October 17, 2015 § 1 Comment
As I write, England need just 33 to win in the surprisingly exciting test match against Pakistan..
This reminds me that earlier this year I fulfilled a longstanding ambition to take a along a cake to the BBC cricket commentary team in the Test Match Special studio. The occasion was a glorious Saturday at Cardiff during the opening Ashes test match 2015 (a hotly contested series whereby England take on Australia in case you’re not a cricket aficionado).
England’s batsman of the moment was Yorkshire’s finest, Joe Root, and it was his name that gave me inspiration for what to put in the cake and how to decorate it. Everyone knows that carrots make a great teatime cake so why not run with the idea and throw parsnips and swede into the mix as well? That’s exactly what I did. The only other change I made to my failsafe carrot cake recipe was to substitute coarsely ground hazelnuts for the chopped walnuts as I thought this would make a better flavour match with the nutty notes of parsnip and swede. And so the root cake was born.
The cake recipe, like the England team, was a winner, whether in its original carrot and walnut form or with the root vegetable and hazelnut variatiotion – straightforward to make and bake, travels well, reliably moist and delicious and with a cream cheese frosting that holds its shape and won’t let you down when the heat is on…
I was delighted that my cake made it onto both the Test Match Special Facebook page and Twitter feed, was tweeted by former leading Australian bowler turned commentator Glenn McGrath and was referred to by Jonathan “Aggers” Agnew in an interview for Radio Times. A tiny bit of fame!
Root cake with cream cheese frosting
This quantity makes a triple layer 20cm round cake. Increase the cake batter quantities by 20% and the frosting quantities by 50% to make a triple layer heart-shaped cake in a tin measuring 22cm lengthwise (from low point between lobes to tip) by 23cm across widest part.
The 20cm triple layer round cake cuts into 12 slices.
300g soft light brown sugar
300ml/265g rapeseed oil
½ teaspoon vanilla extract
300g plain flour
1 teaspoon bicarbonate of soda
1 teaspoon baking powder
1 teaspoon ground cinnamon
½ teaspoon ground ginger
½ teaspoon freshly grated nutmeg
½ teaspoon salt
100g each finely grated carrots, parsnips and swede
100g coarsely ground hazelnuts
For the frosting
300g icing sugar, sifted
50g unsalted butter, at room temperature
125g cream cheese, cold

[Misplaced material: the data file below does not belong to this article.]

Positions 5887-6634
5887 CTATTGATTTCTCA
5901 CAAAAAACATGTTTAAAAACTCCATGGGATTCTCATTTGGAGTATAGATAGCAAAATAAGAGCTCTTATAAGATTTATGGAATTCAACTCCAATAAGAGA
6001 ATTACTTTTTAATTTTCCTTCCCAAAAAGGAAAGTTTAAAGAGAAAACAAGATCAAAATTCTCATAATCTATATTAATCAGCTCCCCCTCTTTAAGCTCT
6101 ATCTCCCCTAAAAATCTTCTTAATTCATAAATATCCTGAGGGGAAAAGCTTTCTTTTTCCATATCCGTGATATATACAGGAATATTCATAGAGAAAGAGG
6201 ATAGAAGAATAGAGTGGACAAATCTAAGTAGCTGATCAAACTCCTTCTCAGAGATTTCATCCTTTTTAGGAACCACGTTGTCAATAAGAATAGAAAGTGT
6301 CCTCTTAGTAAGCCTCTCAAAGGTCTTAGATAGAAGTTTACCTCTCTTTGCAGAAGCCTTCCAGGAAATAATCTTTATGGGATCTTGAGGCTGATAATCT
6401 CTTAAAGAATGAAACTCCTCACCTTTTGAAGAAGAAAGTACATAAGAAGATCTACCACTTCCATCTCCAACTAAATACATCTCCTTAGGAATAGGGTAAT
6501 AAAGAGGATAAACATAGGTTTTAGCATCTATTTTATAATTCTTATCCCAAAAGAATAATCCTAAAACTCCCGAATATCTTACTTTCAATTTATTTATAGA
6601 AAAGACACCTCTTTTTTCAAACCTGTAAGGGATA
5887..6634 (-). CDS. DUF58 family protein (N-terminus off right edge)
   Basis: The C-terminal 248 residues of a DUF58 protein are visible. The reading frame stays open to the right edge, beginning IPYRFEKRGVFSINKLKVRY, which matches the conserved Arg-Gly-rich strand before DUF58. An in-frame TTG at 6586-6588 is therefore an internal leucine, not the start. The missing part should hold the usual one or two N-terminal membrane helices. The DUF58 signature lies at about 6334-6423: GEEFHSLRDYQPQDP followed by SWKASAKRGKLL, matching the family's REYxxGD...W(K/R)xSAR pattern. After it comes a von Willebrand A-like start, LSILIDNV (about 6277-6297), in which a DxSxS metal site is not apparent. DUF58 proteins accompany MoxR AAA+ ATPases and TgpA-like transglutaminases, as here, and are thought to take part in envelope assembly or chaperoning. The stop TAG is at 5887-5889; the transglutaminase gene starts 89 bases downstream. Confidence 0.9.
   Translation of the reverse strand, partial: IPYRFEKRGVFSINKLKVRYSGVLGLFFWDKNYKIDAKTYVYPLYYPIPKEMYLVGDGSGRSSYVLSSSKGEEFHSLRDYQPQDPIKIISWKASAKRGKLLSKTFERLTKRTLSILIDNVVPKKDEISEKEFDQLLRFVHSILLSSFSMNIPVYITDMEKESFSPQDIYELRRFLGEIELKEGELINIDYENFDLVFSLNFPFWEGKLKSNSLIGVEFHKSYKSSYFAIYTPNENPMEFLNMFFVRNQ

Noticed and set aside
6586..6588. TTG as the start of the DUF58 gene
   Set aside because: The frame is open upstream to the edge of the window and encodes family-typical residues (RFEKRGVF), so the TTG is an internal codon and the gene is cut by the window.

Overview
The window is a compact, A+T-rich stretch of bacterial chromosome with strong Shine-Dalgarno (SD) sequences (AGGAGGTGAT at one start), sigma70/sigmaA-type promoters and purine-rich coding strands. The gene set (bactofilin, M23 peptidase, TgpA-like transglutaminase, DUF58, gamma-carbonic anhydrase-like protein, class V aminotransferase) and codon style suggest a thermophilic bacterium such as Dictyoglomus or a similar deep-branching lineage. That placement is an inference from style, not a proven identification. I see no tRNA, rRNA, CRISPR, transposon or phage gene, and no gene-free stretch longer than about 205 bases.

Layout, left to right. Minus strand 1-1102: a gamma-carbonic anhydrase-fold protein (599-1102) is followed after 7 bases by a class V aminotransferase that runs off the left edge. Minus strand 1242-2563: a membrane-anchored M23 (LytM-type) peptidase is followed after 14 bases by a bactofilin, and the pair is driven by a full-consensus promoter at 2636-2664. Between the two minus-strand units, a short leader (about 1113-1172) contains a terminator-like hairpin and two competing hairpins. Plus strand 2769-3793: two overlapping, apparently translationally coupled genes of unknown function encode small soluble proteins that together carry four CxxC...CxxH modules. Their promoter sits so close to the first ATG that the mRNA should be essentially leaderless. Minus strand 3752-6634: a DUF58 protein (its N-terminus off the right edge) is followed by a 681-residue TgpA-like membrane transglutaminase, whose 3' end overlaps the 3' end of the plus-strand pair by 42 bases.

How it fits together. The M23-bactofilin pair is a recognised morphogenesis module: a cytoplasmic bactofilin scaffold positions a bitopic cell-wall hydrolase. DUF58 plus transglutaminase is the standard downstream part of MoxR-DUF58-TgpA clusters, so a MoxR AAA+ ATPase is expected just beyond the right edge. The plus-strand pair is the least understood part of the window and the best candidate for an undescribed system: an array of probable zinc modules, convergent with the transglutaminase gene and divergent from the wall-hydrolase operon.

A selection of root vegetables modelled from marzipan and painted with food colouring or, more simply, a handful of toasted hazelnut halves and a sprinkling of ground cinnamon
Prepare three 20cm cake tins by greasing and lining the bases with silicone baking paper.
Preheat the oven to 170 degrees C fan.
Put the sugar, eggs, vanilla extract and oil in a stand mixer fitted with K beater attachment and beat until the ingredients are well incorporated. Mix together the flour with the raising agents and spices and slowly add this to the bowl continuing to beat until well mixed.
Stir in the grated root vegetables and ground hazelnuts and mix until evenly dispersed.
Pour the mixture into the three prepared cake tins (weigh to ensure evenly distributed) and level the surface with a palette knife. Bake in the preheated oven for 20 to 25 minutes or until golden brown and cooked through (test by pressing quickly and lightly with a clean forefinger – the sponge should bounce back when cooked). Leave the cakes to cool in the tins for a few minutes before turning out onto a wire rack to cool fully. Peel off the baking paper.
Make the frosting while the cakes cool. Beat together at slow speed the icing sugar and the butter in a stand mixer fitted with a K beater attachment. Add the cream cheese all in one go and beat until fully incorporated. Turn up the speed to medium-high and continue beating for about 5 minutes until the frosting becomes thick and fluffy.
When the layers are fully cold, you can assemble the cake. Put one layer on a stand and spread about one third of the frosting over it. Place the second layer on top and spread over it the next third of the frosting. Top with the last cake and swirl the remaining frosting decoratively and smoothly over the top. Decorate with marzipan models or halved nuts and a sprinkling of cinnamon according to your preference.